Referring now in detail to the construction of the conduit structure 22, in accordance with one preferred embodiment of the present invention, the structure 22 is of a one-piece tubular construction and comprises a pair of straight or linear end sections 48 and 50 which lie along axes arranged perpendicular or at right angles to one another. The conduit structure 22 also comprises an intermediate linear or straight section 52 which lies along an axis arranged at 45 angles to the respective axes of the sections 48 and 50. The conduit structure 22 further comprises a pair of arcuate sections 54 and 56, the former of which is serially connected between the linear sections 48 and 52 and the latter of which is serially connected between the linear sections 50 and 52. In accordance with one of the principles of the present invention, it will be seen that ice transmitted through the conduit structure 22 may undergo a change of direction of 90, yet at no time is it subjected to passing through an arcuate section of conduit having a projected angle of greater than 45. In accordance with a preferred construction of the present invention, the linear or axial lengths of sections 48, 50 are approximately equal and are herein designated by the dimension D1. The length of the linear intermediate section 52, on the other hand, is preferably of a dimension designated as D2 which is preferably approximately equal to twice the dimension D1, with the result that the following relationship exists between the sections 48, 50 and the section 52:

D2 = 2 D1 

The projected angles of the arcuate sections 54, 56, in accordance with a preferred construction of the present invention, are preferably, although not necessarily, equal to one another and the sum of which is approximately 90. In other words, the projected angle of each of the sections 54, 56 is preferably 45.

In accordance with one of the primary features of the present invention, the conduit structure 22 is adapted to be severed or cut along a line extending generally transversely to the axis defining the intermediate linear section 52, as indicated at the phantom line in FIG. 4 designated by the numeral 58. When this has been done, two separate conduit sections or parts 22a and 22b are provided, as indicated in FIG. 5, which sections 22a, 22b are preferably identical in construction and are characterized by the fact that each of the sections comprises a central arcuate portion of 45 projected angle and a relatively linear or straight end portion at each end thereof having an axial dimension of D1 or one-half D2. With this arrangement, both ends of each of the sections, 22a, 22b is adapted to be operatively associated with one of the coupling assemblies 20 which require that the associated portion of the conduit that is inserted into the interior bores 28, 30 thereof be relatively straight or linear. Thus, it will be seen that the present invention provides a novel conduit structure which can effect a 90 change in direction of the ice being transmitted therethrough. In addition, the conduit structure of the present invention may be conveniently cut in half, with each resulting conduit section being adapted for operative association with a conventional coupling assembly, thereby providing for universality of application without any sacrifices in the cleanability and related maintenance thereof.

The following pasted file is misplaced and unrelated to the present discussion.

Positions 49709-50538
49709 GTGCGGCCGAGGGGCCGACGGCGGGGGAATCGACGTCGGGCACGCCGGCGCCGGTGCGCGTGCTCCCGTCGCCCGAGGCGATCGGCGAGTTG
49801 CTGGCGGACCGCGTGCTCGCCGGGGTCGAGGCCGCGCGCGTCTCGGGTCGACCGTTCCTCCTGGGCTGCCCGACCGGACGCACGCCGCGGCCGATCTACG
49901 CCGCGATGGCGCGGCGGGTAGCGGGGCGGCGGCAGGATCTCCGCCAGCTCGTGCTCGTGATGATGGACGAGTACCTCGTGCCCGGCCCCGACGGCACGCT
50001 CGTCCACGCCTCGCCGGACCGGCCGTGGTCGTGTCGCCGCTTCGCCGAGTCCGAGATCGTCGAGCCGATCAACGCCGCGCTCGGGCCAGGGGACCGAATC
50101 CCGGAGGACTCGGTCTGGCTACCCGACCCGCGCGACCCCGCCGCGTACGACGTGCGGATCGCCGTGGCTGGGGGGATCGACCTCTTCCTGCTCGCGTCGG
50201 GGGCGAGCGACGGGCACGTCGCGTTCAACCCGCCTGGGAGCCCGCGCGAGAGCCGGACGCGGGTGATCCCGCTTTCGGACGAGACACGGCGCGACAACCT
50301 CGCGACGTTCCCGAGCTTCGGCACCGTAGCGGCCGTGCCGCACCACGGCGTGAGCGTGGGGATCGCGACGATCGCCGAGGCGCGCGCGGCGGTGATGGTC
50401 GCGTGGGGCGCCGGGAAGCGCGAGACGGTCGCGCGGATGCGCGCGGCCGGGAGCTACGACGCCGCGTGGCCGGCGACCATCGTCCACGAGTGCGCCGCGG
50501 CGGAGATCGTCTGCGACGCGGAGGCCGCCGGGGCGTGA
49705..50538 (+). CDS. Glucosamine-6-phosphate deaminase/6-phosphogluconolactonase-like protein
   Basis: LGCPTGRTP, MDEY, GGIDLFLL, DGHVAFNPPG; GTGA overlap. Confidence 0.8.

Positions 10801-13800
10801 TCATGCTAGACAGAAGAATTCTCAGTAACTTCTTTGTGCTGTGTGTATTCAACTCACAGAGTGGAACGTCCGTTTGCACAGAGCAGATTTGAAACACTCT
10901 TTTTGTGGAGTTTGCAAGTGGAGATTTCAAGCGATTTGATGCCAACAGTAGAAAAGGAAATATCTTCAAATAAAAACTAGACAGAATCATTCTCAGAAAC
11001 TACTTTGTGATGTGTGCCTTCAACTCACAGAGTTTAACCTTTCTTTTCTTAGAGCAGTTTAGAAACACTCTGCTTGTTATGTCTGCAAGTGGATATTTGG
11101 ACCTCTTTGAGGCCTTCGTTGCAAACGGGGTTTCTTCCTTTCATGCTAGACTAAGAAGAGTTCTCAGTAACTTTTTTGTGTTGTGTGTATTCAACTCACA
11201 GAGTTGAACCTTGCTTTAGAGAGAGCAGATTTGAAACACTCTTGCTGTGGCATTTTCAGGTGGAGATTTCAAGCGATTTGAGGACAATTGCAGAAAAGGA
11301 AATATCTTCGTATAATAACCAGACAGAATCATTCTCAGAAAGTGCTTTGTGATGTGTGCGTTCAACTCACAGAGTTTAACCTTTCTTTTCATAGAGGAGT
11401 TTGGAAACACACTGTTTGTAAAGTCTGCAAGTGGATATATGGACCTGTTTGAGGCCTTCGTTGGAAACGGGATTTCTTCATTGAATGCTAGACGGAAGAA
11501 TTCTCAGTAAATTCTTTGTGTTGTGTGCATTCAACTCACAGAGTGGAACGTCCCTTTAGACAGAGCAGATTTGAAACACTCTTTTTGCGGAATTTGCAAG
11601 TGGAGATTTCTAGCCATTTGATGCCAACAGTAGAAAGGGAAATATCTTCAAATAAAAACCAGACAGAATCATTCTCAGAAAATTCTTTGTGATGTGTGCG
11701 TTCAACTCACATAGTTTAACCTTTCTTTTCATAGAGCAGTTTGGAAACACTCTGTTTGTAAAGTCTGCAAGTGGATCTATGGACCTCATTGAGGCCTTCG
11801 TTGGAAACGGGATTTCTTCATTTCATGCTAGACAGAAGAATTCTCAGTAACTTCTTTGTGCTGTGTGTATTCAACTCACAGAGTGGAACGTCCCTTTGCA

While it will be apparent that the preferred embodiment illustrated herein is well calculated to fulfill the objects above stated, it will be appreciated that the present invention is susceptible to modification, variation and change without departing from the scope of the invention.

Patent Citations
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Referenced by
Citing PatentFiling datePublication dateApplicantTitle
US5549219 *Aug 11, 1994Aug 27, 1996Lancaster; William G.Method and apparatus for cooling and preparing a beverage
US5549421 *Jul 12, 1994Aug 27, 1996Eolas-The Irish Science & Technology AgencyMethod and apparatus for conveying ice lumps
US5660506 *Feb 3, 1995Aug 26, 1997D&B Supply Corp.Pneumatic apparatus and method for conveyance of frozen food items
US5993117 *Jan 28, 1997Nov 30, 1999Servend International, Inc.Ice transportation system and method
US6571573Oct 25, 2000Jun 3, 2003Imi Cornelius Inc.Ice transport system
EP1835245A2 *Mar 16, 2007Sep 19, 2007Wessamat Eismaschinenfabrik GmbHDevice for storing and/or transporting ice cubes
Classifications
U.S. Classification62/344, 138/178, 406/191, 285/354, 138/177
International ClassificationF25C5/00
Cooperative ClassificationF25C5/002
European ClassificationF25C5/00B